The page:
Somehow I’ve already been back in the U.S. for a month, and my memory of leaving South Africa feels like a very strange dream. I went through the motions of packing and saying goodbye to everyone I had grown so close with in 5 months, but it was really hard to wrap my brain around the thought that I was actually leaving the beautiful place that had been my home for a semester. When it finally did hit me sometime on the 15-hour flight from Johannesburg to New York (the TVs weren’t working so there was a lot of time to think about these things), I didn’t know how to feel. I was very excited to see my family and friends back at home, but just couldn’t believe that my time in Cape Town was over. In 5 months I had made some amazing friends, and had incredible experiences that I know I will never forget. Read more
Posts tagged ‘cape town’
I can picture myself at ten years old; surrounded in the savannah I had created in my head. One that consisted of a jungle of bed sheets and the company of a stuffed giraffe and elephant. It was in this kingdom where I held my own safaris, my own world without ever leaving my bedroom.
Perhaps this was what enticed me to travel to Cape Town: the vision of adventure still floating around in my mind. But now, that child has grown up. I want more than the adventure that thrilled my young heart. Now, I long for the insight.
Perhaps that is both the opportunity and the challenge that I foresee in this journey to Cape Town: the discovery of insight. It is the understanding that I both desire and cringe at the thought of. It is the fact I will go on this voyage to a place I don’t know, and undoubtedly find myself overwhelmed by the shock and the difference in location and culture. I will see the struggles and heartache of a new nation that will not only challenge me, but challenge what I have been taught and what I had previously understood.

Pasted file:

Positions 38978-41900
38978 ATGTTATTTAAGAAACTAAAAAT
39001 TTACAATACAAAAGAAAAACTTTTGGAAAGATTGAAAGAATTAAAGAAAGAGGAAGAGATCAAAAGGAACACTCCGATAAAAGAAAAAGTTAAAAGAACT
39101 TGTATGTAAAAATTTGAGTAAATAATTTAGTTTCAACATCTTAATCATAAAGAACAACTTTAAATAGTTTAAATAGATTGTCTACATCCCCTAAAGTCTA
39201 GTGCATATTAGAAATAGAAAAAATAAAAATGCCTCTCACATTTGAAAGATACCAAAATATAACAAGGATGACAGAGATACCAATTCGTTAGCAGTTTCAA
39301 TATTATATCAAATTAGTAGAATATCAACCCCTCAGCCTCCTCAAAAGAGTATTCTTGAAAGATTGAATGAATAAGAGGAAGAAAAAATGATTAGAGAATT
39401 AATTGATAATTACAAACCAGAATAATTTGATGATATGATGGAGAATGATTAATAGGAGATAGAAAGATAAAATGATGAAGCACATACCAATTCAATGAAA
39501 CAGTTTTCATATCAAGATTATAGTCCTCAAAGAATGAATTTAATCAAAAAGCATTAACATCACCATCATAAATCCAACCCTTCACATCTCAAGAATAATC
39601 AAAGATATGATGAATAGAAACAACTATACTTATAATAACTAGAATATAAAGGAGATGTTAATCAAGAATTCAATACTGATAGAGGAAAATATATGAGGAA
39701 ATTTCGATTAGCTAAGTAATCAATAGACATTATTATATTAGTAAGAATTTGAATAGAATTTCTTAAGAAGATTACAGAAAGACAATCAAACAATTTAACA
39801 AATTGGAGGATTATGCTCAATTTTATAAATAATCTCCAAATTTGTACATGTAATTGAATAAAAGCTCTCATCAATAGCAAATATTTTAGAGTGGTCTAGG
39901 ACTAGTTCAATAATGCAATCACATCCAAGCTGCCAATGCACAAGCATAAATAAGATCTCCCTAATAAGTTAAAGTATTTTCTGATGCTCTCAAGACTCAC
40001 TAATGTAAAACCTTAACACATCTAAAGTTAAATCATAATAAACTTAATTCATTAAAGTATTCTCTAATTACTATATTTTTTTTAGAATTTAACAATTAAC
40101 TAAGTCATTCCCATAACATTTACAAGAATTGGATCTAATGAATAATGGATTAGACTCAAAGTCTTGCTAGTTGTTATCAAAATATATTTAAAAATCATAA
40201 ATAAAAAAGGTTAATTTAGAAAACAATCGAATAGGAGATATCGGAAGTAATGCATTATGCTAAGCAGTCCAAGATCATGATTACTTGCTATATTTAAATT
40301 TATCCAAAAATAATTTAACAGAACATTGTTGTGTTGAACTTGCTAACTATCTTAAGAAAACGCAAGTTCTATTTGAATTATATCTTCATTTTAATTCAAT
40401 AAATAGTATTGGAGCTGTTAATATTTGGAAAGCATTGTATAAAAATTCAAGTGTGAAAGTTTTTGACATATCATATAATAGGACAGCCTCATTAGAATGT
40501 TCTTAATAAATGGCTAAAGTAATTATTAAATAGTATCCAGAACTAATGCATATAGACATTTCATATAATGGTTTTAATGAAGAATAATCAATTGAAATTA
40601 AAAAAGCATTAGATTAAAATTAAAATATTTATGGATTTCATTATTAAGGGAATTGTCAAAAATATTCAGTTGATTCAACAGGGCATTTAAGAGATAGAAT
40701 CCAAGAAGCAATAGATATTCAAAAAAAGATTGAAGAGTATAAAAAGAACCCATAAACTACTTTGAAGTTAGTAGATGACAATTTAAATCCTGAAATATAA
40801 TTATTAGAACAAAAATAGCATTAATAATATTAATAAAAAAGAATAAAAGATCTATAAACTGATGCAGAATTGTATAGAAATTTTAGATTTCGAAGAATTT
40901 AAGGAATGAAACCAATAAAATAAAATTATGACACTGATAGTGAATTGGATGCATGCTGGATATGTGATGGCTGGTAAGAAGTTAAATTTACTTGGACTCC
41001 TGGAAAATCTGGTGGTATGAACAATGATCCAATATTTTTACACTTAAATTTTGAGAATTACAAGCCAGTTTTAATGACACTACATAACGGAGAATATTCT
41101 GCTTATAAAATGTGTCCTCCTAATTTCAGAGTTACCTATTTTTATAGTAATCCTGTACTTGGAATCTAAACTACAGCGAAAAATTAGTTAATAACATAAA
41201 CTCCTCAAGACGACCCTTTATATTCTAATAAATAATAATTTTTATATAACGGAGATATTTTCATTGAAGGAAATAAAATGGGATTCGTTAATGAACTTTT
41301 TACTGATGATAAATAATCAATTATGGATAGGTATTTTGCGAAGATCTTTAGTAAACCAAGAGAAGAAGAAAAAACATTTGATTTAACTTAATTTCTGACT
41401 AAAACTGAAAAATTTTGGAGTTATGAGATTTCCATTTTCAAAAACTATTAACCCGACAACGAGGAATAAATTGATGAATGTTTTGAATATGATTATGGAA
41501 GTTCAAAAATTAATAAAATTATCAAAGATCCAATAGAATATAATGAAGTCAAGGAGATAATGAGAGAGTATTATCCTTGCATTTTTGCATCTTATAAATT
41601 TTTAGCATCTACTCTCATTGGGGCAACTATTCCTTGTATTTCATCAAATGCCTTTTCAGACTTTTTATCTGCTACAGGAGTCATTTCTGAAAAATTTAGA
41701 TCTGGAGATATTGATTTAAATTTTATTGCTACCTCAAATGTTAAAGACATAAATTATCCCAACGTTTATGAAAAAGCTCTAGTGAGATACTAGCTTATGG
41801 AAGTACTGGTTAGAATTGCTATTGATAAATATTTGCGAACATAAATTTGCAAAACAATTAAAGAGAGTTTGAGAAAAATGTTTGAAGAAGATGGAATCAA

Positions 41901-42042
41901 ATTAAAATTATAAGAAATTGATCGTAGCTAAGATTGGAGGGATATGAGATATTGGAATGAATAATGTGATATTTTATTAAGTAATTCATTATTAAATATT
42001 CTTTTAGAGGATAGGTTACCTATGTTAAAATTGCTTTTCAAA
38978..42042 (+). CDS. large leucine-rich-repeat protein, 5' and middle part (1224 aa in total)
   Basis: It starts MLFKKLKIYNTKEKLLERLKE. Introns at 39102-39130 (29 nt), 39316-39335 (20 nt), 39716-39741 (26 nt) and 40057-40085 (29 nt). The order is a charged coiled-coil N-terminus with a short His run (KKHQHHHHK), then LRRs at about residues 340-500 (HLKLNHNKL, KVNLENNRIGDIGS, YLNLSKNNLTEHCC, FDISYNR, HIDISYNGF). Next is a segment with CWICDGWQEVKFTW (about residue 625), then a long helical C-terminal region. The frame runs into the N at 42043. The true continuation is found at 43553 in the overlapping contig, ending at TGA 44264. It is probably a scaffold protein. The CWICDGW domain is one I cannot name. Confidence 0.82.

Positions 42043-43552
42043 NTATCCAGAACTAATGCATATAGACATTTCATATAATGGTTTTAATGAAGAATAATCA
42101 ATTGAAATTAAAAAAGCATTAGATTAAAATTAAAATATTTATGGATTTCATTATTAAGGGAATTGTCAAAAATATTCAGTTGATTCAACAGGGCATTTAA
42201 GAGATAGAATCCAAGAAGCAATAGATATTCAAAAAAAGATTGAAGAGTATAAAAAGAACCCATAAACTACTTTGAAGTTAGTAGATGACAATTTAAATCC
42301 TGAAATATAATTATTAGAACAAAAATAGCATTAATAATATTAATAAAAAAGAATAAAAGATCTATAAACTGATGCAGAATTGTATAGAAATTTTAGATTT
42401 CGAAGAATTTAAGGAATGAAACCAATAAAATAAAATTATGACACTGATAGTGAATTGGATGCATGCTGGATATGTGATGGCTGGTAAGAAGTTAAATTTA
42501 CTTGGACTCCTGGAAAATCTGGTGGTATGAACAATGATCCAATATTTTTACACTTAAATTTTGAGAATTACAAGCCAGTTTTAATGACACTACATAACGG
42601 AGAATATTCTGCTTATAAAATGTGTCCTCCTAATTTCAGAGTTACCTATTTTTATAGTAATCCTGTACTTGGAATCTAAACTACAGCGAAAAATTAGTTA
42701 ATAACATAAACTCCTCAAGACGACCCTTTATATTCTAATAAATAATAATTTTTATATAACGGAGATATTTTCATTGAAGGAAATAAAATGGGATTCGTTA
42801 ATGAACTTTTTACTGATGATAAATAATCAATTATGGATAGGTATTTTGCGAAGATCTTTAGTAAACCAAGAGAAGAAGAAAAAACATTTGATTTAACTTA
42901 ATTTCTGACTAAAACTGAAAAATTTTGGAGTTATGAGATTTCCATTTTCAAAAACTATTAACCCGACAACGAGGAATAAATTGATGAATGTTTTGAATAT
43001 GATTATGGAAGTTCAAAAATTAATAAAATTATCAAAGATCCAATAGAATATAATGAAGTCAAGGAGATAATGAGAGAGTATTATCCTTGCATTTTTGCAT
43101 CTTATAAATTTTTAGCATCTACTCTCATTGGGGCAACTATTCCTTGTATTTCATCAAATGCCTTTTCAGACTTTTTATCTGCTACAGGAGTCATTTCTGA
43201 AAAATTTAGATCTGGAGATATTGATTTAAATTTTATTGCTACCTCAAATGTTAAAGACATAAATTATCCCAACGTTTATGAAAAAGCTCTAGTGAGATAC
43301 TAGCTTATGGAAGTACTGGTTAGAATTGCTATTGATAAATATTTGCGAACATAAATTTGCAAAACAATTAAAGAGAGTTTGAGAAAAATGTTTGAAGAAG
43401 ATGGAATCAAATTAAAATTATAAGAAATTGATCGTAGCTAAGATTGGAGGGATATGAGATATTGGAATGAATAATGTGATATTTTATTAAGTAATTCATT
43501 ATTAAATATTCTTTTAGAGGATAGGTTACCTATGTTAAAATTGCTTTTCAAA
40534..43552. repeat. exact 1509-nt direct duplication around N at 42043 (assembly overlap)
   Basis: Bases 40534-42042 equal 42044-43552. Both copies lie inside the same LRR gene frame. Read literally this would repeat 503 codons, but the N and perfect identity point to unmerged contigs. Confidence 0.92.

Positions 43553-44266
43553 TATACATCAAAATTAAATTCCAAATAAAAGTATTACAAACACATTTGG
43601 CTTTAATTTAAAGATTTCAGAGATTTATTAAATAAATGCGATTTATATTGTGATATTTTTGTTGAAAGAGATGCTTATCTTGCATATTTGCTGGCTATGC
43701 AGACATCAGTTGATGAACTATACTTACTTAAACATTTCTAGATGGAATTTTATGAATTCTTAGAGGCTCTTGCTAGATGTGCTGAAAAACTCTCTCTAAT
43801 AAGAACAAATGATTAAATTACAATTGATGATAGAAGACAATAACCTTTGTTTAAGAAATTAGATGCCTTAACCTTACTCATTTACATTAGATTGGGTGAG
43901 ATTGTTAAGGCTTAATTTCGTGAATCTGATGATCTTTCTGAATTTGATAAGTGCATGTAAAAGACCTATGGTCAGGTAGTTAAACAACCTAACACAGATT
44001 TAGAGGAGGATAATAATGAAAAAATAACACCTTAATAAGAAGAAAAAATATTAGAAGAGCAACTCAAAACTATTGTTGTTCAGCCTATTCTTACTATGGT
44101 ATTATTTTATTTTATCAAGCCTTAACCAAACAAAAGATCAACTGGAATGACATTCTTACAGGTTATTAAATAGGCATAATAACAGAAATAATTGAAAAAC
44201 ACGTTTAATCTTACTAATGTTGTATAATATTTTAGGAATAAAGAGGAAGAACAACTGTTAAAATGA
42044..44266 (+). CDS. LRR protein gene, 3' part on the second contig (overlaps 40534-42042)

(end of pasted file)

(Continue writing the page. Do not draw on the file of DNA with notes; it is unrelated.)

At the same time, this new insight will offer me an opportunity to open my eyes to the vastness of this planet and appreciate in full what our world has to offer. I will experience beautiful things; things that can only be felt through experience, could only be understood through action. Then, I will leave Cape Town not only with the adventure in my soul, but also with the insight in my heart that will stay with me forever.
Imagine a group of people is getting to know you during your study abroad program’s orientation. You’ve gotten past the formalities, gotten to opening narrative stories, little jokes. You have everyone on board with you until you finish your last story with the words, “Rectum? Damn near killed ‘em!” You then realize only you’re laughing. You make a quiet comment and wait for someone else to pick up the conversation.